Denise Poncher before a Vision of Death, Master of the Chronique scandaleuse, 1500, From the collection of: The J. Paul Getty Museum
This piece is interesting because the colors are very vibrant and bright, except for those used on the personification of death. In this case, death is a skeleton carrying four scythes, and his colorization is very dark, drab and muddy. This helps to show the decay, and the stark difference between those living and that which does not. The subjects in the foreground are extremely detailed, perhaps with death being the most which helps make him the focal point of this piece.
The Garden of Death, Hugo Simberg, 1896, From the collection of: Ateneum Art Museum
In this work by Simberg, the concept of the Garden of Death is depicted. The robed skeletons that lovingly cultivate various plants and such clearly represent death. This helps to facilitate the idea of life and death as they grow things. The colors of this piece are very interesting as the plants and space are very bright golds, reds, and otherwise. There is, once again, a stark contrast between that which represents life in this piece and death: the skeletons’ robes are black, and their skeletons are the traditional white.
Page from the Book of the Dead of Hunefer, -1285/-1285, From the collection of: British Museum
In this piece, death is represented by the god Anubis. This piece depicts Hunefer’s mummy, which is being supported by Anubis. In other pages that continue this scene, Anubis leads Hunefer to be judged. However, in this piece the colors are very vibrant and the humans, Anubis, and the mummy all share the same colorization—except for Anubis’s skin tone, which is much lighter than those who are mortal. The lines are simple, and with the visual clues one can easily read the story as it unfolds.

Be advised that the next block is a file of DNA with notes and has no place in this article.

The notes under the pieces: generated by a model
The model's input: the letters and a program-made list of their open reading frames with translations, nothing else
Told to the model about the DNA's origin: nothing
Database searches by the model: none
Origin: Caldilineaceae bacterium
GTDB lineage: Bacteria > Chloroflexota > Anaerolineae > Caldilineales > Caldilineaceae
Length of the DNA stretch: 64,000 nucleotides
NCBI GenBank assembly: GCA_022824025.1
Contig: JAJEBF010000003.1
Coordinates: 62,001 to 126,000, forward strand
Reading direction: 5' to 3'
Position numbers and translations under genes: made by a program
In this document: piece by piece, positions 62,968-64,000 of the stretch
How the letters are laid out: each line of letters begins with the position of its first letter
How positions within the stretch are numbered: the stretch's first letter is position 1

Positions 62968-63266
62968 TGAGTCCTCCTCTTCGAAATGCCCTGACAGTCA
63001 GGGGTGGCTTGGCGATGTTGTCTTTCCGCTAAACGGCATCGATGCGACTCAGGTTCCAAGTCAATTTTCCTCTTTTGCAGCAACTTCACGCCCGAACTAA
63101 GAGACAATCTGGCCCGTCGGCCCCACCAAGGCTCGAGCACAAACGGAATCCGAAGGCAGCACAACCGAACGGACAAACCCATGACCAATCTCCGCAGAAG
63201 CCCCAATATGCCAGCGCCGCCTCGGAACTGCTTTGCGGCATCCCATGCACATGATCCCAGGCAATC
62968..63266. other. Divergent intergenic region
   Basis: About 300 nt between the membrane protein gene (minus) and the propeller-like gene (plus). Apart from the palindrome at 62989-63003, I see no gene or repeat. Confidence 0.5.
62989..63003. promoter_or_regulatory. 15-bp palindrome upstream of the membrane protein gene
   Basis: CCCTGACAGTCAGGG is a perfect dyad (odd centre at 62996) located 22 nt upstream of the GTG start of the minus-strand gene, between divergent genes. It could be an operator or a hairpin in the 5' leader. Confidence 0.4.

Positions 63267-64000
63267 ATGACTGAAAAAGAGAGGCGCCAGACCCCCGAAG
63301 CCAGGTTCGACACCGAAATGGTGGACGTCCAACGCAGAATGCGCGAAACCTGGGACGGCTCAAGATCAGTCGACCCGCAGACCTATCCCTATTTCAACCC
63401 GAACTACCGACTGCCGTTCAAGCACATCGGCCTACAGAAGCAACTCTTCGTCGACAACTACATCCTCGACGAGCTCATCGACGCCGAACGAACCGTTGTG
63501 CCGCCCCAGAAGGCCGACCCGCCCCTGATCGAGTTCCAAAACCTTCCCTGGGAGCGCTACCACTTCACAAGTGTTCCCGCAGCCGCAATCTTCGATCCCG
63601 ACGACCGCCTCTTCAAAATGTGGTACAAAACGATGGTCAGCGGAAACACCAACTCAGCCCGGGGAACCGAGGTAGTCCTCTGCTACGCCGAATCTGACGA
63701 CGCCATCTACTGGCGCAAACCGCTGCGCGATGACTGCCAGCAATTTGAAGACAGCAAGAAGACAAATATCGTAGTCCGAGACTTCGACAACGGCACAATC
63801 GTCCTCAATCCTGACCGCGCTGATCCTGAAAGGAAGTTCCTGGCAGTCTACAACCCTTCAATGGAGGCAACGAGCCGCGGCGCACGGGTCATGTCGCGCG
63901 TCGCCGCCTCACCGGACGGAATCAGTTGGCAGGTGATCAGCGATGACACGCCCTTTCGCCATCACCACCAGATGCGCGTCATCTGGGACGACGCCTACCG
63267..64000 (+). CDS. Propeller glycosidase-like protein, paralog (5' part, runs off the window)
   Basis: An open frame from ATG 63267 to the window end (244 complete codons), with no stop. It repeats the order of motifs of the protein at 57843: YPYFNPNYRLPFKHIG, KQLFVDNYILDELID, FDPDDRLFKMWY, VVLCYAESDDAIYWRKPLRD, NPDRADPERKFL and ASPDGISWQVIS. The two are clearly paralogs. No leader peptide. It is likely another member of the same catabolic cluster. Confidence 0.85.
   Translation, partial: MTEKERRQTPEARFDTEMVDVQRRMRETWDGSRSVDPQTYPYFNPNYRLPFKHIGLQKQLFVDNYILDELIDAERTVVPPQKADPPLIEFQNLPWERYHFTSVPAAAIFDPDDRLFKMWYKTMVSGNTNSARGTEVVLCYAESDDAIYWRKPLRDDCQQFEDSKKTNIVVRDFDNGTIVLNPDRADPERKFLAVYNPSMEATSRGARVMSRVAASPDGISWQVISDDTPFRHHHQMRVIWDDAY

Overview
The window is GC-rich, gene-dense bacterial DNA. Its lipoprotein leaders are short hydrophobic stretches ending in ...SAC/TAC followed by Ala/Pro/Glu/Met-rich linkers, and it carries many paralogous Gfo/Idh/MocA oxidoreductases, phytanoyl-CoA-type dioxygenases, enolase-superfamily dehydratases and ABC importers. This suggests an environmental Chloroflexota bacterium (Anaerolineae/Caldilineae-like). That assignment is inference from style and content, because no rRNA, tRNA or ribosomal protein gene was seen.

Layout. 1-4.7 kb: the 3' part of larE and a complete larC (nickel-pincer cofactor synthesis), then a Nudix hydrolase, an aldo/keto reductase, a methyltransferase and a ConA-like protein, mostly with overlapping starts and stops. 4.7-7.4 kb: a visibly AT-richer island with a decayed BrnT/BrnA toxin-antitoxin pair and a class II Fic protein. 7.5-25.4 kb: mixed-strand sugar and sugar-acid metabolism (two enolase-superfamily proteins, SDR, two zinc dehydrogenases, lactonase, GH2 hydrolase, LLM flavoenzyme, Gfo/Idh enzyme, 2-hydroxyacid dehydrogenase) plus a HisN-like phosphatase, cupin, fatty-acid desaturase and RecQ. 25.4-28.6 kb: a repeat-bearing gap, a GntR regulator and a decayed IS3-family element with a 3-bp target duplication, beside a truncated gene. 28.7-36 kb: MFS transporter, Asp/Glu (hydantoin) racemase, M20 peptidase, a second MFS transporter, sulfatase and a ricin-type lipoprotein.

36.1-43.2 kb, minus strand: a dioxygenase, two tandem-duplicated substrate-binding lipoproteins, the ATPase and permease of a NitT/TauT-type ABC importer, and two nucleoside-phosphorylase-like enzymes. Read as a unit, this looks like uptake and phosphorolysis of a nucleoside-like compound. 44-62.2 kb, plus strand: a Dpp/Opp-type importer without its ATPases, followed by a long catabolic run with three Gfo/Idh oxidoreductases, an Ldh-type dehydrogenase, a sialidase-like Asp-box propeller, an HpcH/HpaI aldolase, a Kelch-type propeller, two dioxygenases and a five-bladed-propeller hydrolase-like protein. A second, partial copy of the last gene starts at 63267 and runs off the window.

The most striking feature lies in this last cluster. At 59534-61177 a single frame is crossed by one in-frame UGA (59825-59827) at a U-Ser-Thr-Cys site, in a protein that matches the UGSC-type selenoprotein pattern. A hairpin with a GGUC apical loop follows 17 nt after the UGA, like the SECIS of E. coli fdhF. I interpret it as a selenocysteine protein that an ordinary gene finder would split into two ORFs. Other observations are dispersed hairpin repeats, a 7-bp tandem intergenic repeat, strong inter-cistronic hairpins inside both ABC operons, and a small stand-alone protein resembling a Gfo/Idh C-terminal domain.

Dance of Shiva and Kali, Unknown, Indian, 1778/1882, From the collection of: Virginia Museum of Fine Arts
Here we have the Hindu god Kali dancing on the right for Shiva. In this particular piece, Kali represents death and destruction. Kali is said to dance at the end of an age, to destroy. The colors here are very bright. The background is green and Shiva is depicted as very light and fair while Kali is very dark. This helps to show the signification in the philosophy that the darkness existed before the light, and while the two contrast there cannot be one without the other.
Death and the Woodcutter, 2nd plate (La Mort de le bucheron), Alphonse Legros, 1837/1911, From the collection of: National Gallery of Art, Washington DC
In this work by Legros, death is shown as a robed figure with a scythe coming to collect the aged woodcutter. Death isn’t represented by a skeleton or anything like that in this piece, but rather a bald and mysterious man or being. There are no real colors in this piece, as it is black and white, but the line work of the sketching clearly places detailed emphasis on death, the woodcutter, and the pieces in the foreground. The background is much more loose in its line work and uses a fair amount of negative space to help pull in the eye.
Credits: All media
This user gallery has been created by an independent third party and may not always represent the views of the institutions, listed below, who have supplied the content.